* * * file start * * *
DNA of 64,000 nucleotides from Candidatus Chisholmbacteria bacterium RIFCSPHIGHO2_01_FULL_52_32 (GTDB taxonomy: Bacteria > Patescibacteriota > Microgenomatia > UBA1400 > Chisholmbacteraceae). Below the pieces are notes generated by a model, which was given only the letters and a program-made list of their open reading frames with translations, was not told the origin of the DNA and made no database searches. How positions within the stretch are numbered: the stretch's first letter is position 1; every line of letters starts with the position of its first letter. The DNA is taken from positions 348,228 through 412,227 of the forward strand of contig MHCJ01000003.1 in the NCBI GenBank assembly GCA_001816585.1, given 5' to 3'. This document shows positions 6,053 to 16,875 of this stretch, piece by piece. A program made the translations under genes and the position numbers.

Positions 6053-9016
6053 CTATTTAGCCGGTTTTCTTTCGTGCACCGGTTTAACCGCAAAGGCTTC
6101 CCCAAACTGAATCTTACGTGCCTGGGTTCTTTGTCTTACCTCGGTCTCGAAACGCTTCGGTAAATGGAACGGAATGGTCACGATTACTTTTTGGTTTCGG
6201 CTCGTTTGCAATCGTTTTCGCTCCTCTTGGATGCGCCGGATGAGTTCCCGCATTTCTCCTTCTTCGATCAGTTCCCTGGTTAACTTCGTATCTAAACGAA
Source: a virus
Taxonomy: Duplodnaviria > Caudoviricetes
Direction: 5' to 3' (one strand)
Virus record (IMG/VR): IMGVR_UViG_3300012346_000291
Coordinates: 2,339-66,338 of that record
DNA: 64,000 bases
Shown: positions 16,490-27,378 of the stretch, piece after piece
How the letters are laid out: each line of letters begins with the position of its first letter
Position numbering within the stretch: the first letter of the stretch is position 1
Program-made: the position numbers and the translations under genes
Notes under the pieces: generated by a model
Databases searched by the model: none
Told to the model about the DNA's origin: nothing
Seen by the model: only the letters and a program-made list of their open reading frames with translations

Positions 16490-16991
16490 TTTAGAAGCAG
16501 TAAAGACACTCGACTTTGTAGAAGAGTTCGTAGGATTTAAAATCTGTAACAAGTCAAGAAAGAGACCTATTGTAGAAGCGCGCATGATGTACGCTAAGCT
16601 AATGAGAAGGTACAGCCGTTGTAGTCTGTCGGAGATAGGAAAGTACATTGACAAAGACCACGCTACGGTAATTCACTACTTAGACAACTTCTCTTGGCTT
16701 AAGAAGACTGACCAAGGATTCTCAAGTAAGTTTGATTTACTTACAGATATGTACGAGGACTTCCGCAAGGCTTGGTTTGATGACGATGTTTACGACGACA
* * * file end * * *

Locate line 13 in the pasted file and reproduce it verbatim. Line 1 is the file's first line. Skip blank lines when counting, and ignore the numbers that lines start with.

How the letters are laid out: each line of letters begins with the position of its first letter